This week's thought-provokers for investors
Spain's GDP growth accelerated to a modest 0.6% year-on-year in Q4 2010, according to the Bank of Spain. The better-than-expected growth is based on improvements in the export sector: Spanish exports rose by 13% from a year earlier in the fi rst 10 months of the year, according to Eurostat. Manufacturing and agriculture also performed somewhat better than expected.
This sounds like good news after the Spanish government imposed signifi cant austerity measures by trimming public wages, social benefi ts and pensions. Yet the unemployment rate remains above 20%, and the outlook is still uncertain with the risk of renewed tensions in the sovereign debt markets.
Speculation is growing that the next Irish government may attempt to restructure some of the nationalised banks' senior debt. Holders of Anglo Irish and other troubled banks' subordinated bonds have already had to accept losses, but senior debt holders, who have a greater level of protection, have so far been spared. Forcing senior bond holders to shoulder some of the cost of recapitalising Ireland's banks would be a reasonably unprecedented step. During the current crisis, only the Icelandic government has allowed a major bank to default on senior debt.
Keep in mind that such a move, while no doubt popular with taxpayers, would do little to improve the public fi nances. In fact, the whole banking system may fi nd it more costly and diffi cult to issue senior debt if investors fear that restructurings could be carried out again in the future.
The Bank of England maintained its key interest rate at 0.5% despite more and more voices calling for an increase in rates to combat infl ation. The Monetary Policy Committee also voted to maintain the stock of asset purchases fi nanced by the issuance of central Weekly Economic Wrap-Up 11 February 2011 Swiss & Global Asset Management is the exclusive manager of Julius Baer Funds. A member of the GAM group. This week's thought-provokers for investors bank reserves at GBP200 billion.
The Committee's next infl ation projections will be published on Wednesday, 16 February. Maybe the Committee already knows that the latest infl ation fi gures will be less worrying?
In his testimony to the US House Budget Committee, Federal Reserve Chairman Ben Bernanke said that unemployment in the United States was likely to remain high for some time. This statement followed a signifi cant drop in the jobless rate in December and January. Ben Bernanke said these latest fi gures did provide some grounds for optimism. However, he cautioned that with output growth likely to be moderate for a while and with employers reportedly still reluctant to increase their payrolls, it would be several years before the US unemployment rate returned to a more normal level.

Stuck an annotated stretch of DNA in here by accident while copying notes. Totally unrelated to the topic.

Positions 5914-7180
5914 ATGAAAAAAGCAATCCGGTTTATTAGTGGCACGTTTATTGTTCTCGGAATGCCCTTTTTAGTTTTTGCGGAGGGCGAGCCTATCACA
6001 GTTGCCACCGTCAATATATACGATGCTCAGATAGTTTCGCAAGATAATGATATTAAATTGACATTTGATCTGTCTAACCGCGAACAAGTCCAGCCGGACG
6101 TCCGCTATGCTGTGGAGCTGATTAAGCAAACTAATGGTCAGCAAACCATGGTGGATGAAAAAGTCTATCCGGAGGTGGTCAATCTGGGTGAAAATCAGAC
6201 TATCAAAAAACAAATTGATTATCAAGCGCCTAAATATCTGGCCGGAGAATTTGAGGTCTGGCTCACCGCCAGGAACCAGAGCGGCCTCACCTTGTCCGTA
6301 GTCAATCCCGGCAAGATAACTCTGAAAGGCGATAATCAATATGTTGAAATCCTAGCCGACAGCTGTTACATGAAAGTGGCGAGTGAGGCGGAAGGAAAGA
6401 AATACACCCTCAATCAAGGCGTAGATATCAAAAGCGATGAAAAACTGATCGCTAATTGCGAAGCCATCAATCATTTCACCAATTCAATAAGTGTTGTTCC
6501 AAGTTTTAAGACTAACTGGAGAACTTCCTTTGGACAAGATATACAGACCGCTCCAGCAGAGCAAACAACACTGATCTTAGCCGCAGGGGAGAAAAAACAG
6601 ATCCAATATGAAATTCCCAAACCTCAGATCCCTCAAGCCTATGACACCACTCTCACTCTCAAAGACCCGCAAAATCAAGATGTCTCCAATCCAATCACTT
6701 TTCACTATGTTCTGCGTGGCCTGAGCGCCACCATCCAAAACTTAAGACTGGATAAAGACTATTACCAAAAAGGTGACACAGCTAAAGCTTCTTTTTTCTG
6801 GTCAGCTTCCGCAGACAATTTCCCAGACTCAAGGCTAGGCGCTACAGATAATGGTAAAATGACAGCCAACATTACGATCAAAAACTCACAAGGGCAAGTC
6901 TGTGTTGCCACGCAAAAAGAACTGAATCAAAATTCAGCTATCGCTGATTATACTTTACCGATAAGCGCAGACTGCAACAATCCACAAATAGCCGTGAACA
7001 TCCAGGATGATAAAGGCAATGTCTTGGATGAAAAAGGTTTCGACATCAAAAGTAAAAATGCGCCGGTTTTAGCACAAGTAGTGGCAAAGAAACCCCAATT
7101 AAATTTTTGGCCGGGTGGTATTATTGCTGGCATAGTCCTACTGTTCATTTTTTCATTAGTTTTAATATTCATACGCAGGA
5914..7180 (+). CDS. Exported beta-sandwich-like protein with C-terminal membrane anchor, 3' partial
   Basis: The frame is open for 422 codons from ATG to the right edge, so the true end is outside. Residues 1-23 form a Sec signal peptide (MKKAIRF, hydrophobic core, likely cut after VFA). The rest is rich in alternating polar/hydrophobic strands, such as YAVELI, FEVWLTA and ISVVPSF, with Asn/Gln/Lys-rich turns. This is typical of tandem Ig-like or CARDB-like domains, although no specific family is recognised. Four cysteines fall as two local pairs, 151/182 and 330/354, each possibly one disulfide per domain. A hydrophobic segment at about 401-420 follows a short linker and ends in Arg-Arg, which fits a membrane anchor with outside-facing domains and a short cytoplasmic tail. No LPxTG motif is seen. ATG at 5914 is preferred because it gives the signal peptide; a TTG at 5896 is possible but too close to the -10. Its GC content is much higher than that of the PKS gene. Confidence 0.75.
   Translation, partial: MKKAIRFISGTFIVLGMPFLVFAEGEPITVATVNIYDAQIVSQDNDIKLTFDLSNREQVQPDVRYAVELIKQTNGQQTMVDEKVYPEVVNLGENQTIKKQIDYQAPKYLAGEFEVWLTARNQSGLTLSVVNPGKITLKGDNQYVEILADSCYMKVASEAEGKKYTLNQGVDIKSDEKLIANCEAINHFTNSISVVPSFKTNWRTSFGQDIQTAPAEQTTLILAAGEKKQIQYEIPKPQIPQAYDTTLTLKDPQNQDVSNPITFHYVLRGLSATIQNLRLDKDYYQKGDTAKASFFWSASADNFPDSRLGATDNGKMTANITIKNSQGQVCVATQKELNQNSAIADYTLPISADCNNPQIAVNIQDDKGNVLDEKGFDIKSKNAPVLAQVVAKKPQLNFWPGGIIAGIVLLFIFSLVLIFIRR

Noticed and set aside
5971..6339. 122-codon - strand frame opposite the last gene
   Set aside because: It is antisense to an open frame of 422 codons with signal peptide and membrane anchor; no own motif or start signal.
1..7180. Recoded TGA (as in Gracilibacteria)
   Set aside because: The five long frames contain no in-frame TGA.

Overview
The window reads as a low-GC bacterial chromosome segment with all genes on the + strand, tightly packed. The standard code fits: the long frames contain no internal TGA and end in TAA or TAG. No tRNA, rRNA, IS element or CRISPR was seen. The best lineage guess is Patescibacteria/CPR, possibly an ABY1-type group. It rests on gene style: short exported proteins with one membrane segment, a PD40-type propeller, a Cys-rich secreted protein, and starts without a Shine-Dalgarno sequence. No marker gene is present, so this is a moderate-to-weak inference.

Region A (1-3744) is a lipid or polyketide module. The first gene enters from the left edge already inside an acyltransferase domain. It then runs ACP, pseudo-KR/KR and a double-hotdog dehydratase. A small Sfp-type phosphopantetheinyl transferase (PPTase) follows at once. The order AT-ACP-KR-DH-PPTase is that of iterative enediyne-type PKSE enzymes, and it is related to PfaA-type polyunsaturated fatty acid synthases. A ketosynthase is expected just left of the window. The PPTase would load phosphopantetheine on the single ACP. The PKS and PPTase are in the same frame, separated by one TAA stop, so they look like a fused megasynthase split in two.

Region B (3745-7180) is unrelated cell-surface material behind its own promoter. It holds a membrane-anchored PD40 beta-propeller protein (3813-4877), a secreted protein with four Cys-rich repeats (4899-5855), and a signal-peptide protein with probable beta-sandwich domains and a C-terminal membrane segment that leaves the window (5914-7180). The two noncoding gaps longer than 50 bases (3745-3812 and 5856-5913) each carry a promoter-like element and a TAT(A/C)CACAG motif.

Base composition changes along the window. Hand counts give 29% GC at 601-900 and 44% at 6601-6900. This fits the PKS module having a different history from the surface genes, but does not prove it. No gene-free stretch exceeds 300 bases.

One should not expect a signifi cant change in the Fed's supportive monetary stance any time soon.
China hiked its key interest rates again this week, moving the benchmark one-year lending rate from 5.81% to 6.06%. The deposit rate increased as well, from 2.75% to 3.0%. This is already the third rate hike since October and comes amid accelerating infl ation. This is yet another sign that Chinese policy makers expect growth momentum in the economy to continue.
Indonesia's central bank raised interest rates last Friday in an eff ort to combat infl ation, highlighting the diffi cult position the world's emerging markets face in managing growth. In the central bank's fi rst move since August 2009, the target rate was lifted from a record low of 6.5% to 6.75%. So far, Indonesia has resisted raising interest rates, fearing that higher rates may put pressure on its currency to rise and attract even more capital infl ows.
Investors are increasingly worried that some central banks in emerging economies - Indonesia is one example - already got behind the curve and that monetary authorities could easily get the delicate balancing act badly wrong.
Stefan Angele, Member of the Executive Board Head Investment Management
Stefan Angele is Head of Investment Management at Swiss & Global Asset Management (formerly Julius Baer Asset Management) and member of the Executive Board. He joined Julius Baer Asset Management in September 2006 as Managing Director and Head of Asset Allocation & Fixed Income. Before joining Julius Baer, he held various positions including Head of Institutional Asset Management at Zürcher Kantonalbank. He also worked in Portfolio Management and Private Banking at Credit Suisse. He graduated in economics from the University of Zurich. He also holds a Swiss Federal Diploma for Financial Analysts and Portfolio Managers and is a Certifi ed European Financial Analyst (CEFA).
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